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Outsurance to weigh up its options

By Tania Broughton Time of article published Jul 13, 2015

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Durban - Outsurance, which lost a court battle with a former client over its refusal to pay him out for an accident because he had not disclosed two previous accidents for which he had not claimed, said it was still considering whether to appeal against the judgment.

But in the meantime the company would investigate its processes to ensure that clients were “properly informed” of what was expected of them.

Outsurance chief executive Ernst Gouws issued a statement on Friday after studying the judgment which had been handed down earlier in the week and which was reported on in The Mercury.

The legal tussle between the insurance company and engineer Sherwin Jerrier began in 2010 after it repudiated his R600 000 claim for damage to his Audi Quattro.

In the initial trial, Judge Piet Koen ruled that the company had acted correctly because Jerrier, in terms of the policy wording, should have disclosed the two previous accidents even though he had not claimed for them.

WHEN TO SPEAK UP

The policy read: “You need to … inform us immediately of any changes to your circumstances that may influence whether we give you cover, the conditions of cover or the premium we charge … this includes incidents for which you do not want to claim, but which may result in a claim in the future”.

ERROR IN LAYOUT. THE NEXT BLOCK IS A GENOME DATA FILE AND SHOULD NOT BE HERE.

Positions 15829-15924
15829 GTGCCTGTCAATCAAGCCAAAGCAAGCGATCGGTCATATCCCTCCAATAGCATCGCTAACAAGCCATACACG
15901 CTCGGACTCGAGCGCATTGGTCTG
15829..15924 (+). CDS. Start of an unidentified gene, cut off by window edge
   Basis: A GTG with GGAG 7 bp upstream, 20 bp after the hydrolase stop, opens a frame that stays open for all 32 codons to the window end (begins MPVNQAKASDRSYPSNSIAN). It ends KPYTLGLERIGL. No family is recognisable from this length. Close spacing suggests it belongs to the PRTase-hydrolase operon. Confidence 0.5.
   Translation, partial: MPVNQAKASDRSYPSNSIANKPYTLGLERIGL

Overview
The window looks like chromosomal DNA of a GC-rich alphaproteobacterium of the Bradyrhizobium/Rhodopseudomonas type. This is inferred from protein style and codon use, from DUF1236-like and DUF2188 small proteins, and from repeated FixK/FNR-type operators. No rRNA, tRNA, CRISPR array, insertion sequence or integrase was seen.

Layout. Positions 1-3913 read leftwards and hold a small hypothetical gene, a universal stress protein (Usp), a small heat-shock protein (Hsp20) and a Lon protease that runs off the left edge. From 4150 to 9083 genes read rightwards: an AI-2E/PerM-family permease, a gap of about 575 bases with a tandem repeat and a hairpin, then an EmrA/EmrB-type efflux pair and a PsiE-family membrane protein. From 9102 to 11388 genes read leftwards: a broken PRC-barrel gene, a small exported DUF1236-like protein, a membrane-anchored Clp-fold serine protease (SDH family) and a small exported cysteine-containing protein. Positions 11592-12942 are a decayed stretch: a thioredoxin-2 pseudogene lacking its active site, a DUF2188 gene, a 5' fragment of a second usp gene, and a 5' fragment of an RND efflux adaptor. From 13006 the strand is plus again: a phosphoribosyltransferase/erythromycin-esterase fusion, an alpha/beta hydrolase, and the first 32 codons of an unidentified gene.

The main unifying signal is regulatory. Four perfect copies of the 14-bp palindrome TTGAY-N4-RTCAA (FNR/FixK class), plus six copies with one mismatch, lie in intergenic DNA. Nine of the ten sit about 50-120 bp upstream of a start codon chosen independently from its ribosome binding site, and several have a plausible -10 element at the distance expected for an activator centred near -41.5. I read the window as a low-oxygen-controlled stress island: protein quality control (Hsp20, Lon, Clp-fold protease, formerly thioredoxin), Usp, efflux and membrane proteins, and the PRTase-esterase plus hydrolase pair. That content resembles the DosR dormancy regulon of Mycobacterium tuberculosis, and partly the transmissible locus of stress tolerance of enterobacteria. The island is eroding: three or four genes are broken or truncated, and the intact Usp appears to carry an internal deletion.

But three appeal judges said the policy did not stipulate any ongoing duty to report incidents which the insured person had decided to sort out themselves.

They said there was uncertainty as to what was expected of an insured person who might not want to lodge a claim in the hope of preserving his bonus.

The company, it said, actively discouraged claiming in order to preserve the bonus.

Gouws acknowledged that the latest ruling “questioned whether the client clearly understood the need for reporting all incidents”.

“It reiterated the importance of keeping our clients properly informed of what we expect of them.

“In order to ensure that we always treat our clients fairly, we are certainly going to investigate our current processes and amend them to ensure we avoid any confusion in future.”

The Mercury

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